Interview with Alan Brawn on the state of digital signage, what’s buzzing, and the value of human-centricity

8 min read
Published April 1, 2024   |  Last Updated July 20, 2024

In a recent illuminating conversation, leading digital signage expert Alan Brawn sat down with CRI’s own Beth Warren to discuss the ways digital signage is evolving in retail environments today. The lively dialogue between the two long-time colleagues shed light on how artificial intelligence (AI), Audio-Visual over Internet Protocol (AV over IP), and psychodynamics are converging to redefine the shopping experience within physical stores.

Alan Brawn Headshot

Alan pointed out how, over the past few decades, the digital signage industry has evolved from purely retail to location-based across multiple verticals with information anytime, anywhere, and on any device. “It’s gone from ‘build it and they will come,’ to, ‘expected and demanded (and disappointed when it is absent)’. This shift from a simplistic to an omni approach is significant, but the core importance of connecting effectively with target audiences remains unchanged.”

Not too long ago, traditional media reigned supreme in the world of advertising, with radio, TV, print, and billboards forming the cornerstone of consumer outreach. The inconvenience of sitting through commercial breaks was just part of watching television for a nation of viewers, most of whom couldn’t have cared less about what was being advertised.

Today, in our highly connected, rapid-fire, in-your-pocket-at-all-times digital society, people expect something much different when it comes to marketing and media, including
in-store digital advertising. Digital advertising and communications / messaging platforms such as digital signage, social media, and mobile apps have created a precedent of personalization and contextualization such that Americans no longer have the patience for messaging that fails to engage them on a highly specific level.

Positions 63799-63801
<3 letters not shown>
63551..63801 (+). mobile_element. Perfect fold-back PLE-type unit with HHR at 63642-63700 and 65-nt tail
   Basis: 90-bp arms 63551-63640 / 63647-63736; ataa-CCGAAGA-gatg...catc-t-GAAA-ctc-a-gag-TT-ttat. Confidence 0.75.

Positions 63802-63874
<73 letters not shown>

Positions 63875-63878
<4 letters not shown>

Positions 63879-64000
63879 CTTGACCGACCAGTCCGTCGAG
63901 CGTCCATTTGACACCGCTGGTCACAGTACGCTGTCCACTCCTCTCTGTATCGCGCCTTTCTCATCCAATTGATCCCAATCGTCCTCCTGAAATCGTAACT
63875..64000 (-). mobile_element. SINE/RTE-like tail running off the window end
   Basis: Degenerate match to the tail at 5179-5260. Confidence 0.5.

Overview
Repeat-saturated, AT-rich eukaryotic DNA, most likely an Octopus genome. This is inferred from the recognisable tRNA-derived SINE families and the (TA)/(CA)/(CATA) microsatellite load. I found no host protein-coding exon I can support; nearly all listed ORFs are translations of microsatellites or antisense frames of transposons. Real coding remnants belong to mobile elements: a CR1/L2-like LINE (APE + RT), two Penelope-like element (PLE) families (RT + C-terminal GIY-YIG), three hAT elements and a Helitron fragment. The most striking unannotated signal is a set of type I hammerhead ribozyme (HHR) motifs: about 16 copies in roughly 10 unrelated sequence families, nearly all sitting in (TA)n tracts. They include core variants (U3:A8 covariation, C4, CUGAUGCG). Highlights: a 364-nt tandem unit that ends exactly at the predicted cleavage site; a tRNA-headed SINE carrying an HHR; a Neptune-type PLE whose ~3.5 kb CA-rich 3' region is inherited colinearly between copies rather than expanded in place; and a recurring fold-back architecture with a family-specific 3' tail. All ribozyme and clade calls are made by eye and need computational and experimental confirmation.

When it comes to the retail experience for today’s customer, digital signage represents an array of unlimited possibilities, enabling dynamic and interactive engagement from kiosks in shopping malls to augmented reality displays in store windows (and much more). AI-augmented processes can now source and analyze customer data in ways never seen before, allowing brands to offer tailored messages based on time of day, demographics, and even individual consumer behavior.

The real challenge for retailers now lies in leveraging these new tools and platforms without losing sight of the core principle of advertising: forging meaningful connections through empathy, creativity, and a keen sense of context.

The digital signage revolution has a lot to do with technology, yes – but even more to do with human connection.

New tools, same desires: a word about why AI (and other forms of technology) will continue to play a a supportive role to enable empathy, personalization and human-centricity across commercial environments like retail